How Indoor mapping is going to change lives in 2019
Take a moment to think about everything that we’ve come to expect from our experiences outdoors. Our base expectations include things like efficient, intelligent navigation to our destinations and real-time location information about those journeys using apps like Waze. We expect to be able to order food at any time of day or night, then watch it travel from the restaurant to our house on our phones using various delivery apps with asset tracking.
With that in mind, it’s hard to believe the discrepancy in our expectations and experiences between the outdoor world and the interiors of the buildings where we spend the vast majority of our time. Our experiences inside of buildings barely scratch the surface of delivering on the expectations we have for the outside world. Location-aware technologies have gradually, yet drastically, removed friction from our experiences when moving from building to building, but as soon as you enter a large, complex building, the friction increases like moving from a water slide to a patch of sandpaper.
This experience is beginning to change though. In 2019, we’ll increasingly see the at-scale removal of friction from the indoor world as more large and complex buildings begin to incorporate location-aware technologies. Existing buildings are gradually being retrofitted and digitized in order to deliver on the Internet of Things (IoT) use cases that businesses are seeking, and yet more new buildings are being constructed with location-aware technologies and digital indoor maps from the initial ground-breaking to improve job site safety.
The rate at which buildings are becoming smarter varies dramatically depending on the industry you’re considering, and its own state of digital transformation and disruption. However, over the last few years I’ve seen industries such as healthcare, hospitality, retail, corporate campuses and transportation hubs take the first steps by implementing their use cases at proof of concept (POC) facilities. The key to implementing these IoT use cases that deliver significant business outcomes is having geospatially accurate digitized indoor maps. Organizations are now ready to move beyond their initial test sites and begin to digitize their indoor spaces enterprise-wide. For example, instead of the occasional hotel providing mobile indoor wayfinding apps, larger hoteliers will begin to roll out these solutions across thousands of facilities.
This will begin the process of fundamentally changing the way we live, work, and play indoors. The friction that we experience while journeying throughout indoor spaces will be increasingly removed from our daily lives, in the spaces where it matters.
Healthcare delivery at hospitals will be more efficient, with queue management and a seamless mobile journey from our home to our appointments which we have booked and checked into using our phones. Travel will become a more enjoyable experience as transportation hubs reduce congestion, streamlining passenger flow and improving wayfinding experiences throughout their facilities. Our trips to the mall with be less stressful as our parking is recorded and we are navigated along the most efficient paths to our destinations, and back to our cars, then home, seamlessly. Corporate campuses will reallocate resources to occupied sections of offices, and HVAC systems will be integrated to decrease energy consumption.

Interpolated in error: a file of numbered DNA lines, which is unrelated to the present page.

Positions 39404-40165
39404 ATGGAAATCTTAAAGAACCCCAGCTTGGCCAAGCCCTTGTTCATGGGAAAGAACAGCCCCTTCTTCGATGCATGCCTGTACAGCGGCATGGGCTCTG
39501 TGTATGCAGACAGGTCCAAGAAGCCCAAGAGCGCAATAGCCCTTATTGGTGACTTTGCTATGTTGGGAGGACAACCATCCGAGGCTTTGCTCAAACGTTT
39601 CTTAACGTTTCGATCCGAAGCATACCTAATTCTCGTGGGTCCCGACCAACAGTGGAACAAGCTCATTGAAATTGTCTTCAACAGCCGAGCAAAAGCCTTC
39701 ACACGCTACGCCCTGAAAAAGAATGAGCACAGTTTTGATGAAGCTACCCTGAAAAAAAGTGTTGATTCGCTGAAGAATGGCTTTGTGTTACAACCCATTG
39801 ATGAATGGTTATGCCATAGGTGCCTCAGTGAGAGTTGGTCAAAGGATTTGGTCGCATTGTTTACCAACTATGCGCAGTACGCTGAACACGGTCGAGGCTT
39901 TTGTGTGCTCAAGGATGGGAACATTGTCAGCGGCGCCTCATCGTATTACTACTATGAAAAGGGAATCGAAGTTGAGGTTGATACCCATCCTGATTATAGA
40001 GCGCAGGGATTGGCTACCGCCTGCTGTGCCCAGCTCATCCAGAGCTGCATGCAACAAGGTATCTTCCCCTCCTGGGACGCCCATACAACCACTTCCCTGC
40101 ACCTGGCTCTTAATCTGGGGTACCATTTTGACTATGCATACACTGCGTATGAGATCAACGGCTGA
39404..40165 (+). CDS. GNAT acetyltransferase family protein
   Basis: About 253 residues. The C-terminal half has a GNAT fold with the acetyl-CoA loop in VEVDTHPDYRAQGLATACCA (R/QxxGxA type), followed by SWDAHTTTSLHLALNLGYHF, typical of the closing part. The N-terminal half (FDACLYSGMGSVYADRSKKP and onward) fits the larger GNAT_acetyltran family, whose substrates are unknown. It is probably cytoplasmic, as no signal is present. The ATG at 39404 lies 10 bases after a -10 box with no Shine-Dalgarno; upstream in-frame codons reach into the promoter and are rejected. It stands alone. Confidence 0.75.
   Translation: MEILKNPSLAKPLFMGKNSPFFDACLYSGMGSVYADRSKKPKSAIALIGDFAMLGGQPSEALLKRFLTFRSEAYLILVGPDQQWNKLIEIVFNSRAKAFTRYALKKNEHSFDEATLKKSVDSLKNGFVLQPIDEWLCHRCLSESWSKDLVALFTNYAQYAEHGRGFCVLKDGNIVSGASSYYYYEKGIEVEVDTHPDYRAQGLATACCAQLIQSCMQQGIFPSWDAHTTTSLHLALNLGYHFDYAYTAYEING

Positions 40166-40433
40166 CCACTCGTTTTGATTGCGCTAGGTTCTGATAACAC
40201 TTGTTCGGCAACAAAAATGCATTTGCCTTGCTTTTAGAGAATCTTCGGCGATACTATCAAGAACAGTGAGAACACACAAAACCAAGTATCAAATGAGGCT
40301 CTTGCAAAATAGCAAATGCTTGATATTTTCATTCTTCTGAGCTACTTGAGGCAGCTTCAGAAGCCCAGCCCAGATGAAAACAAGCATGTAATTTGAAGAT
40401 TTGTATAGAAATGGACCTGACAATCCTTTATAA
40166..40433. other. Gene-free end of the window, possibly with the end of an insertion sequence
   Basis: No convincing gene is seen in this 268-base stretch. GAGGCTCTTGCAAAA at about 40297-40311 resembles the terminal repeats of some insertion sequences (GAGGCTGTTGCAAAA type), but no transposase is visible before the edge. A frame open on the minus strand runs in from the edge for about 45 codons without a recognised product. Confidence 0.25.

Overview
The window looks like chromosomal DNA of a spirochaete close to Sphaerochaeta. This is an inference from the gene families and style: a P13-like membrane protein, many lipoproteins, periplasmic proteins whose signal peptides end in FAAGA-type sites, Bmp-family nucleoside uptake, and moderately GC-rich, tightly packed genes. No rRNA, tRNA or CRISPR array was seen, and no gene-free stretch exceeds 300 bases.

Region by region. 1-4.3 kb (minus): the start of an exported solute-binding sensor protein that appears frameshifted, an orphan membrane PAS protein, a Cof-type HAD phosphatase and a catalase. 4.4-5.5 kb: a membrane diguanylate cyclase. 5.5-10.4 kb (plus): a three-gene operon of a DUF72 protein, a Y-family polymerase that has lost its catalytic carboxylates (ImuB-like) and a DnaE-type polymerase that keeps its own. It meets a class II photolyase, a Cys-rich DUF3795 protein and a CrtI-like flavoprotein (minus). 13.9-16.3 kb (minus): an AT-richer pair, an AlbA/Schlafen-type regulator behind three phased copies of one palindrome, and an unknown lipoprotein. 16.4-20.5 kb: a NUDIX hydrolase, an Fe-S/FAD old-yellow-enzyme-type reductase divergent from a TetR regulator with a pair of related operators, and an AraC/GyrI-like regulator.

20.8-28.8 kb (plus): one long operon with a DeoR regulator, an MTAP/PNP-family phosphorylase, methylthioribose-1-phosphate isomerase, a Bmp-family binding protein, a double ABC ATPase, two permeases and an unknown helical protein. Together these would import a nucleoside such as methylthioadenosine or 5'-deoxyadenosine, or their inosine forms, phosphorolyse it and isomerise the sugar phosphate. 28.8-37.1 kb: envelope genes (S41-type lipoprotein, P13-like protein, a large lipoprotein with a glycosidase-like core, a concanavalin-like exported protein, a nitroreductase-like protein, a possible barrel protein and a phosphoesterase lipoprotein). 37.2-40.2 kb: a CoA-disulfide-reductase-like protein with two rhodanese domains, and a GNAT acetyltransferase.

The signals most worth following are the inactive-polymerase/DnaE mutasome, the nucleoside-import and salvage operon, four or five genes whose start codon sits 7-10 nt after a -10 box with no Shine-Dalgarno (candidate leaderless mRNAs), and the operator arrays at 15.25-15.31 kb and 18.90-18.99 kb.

As we move through 2019, indoor mapping will increasingly become part of the norm of our daily lives, and the digital experiences it affords will become expected. You won’t necessarily know when you’re in a building with digitized indoor maps, but you will certainly begin to notice when you’re not. Indoor maps are instrumental to reshaping our experience of place.
Here’s why 2019 is poised to be an exciting year for Geospatial analytics
Yet even with all of these new developments, the ceiling for our industry remains high. We’ve only just begun to scratch the surface of the relevant use cases. For instance, outside of the typical finance and government sectors, we’re beginning to see increased interest in geospatial intelligence from other industries, such as insurance.
One of the factors powering this increase in use cases is the advent of data sources that utilize more of the electromagnetic spectrum than traditional visual imagery. For instance, we’re seeing satellites launch now that image using synthetic aperture radar (SAR), and satellites that can detect radio waves. These types of data present new challenges in analysis, as they require different kinds of algorithms to detect change and patterns. However, it’s also been interesting to see how many of the techniques we’ve developed for analyzing traditional EO imagery, such as deep learning, are also applicable to these new data sources. This is an area where we’ll continue to see development in the coming year.
Another trend that will gain momentum in 2019 is the use of GPUs to analyze non-imagery datasets. Historically, CPUs have been used for most computing needs, while GPUs have been reserved for tasks that require greater processing power, such as imagery analysis. But today, even non-imagery geospatial datasets are becoming quite massive, which means that you’ll start to see GPUs being used more and more outside of traditional computer vision tasks.
Overall, 2019 is poised to be an exciting year for geospatial analytics, with new applications being developed and advances being made in existing areas. In fact, this is a field with so much innovation on the horizon that it’s impossible to predict for certain what new technologies will evolve in the next twelve months—but it will undoubtedly be exciting to watch!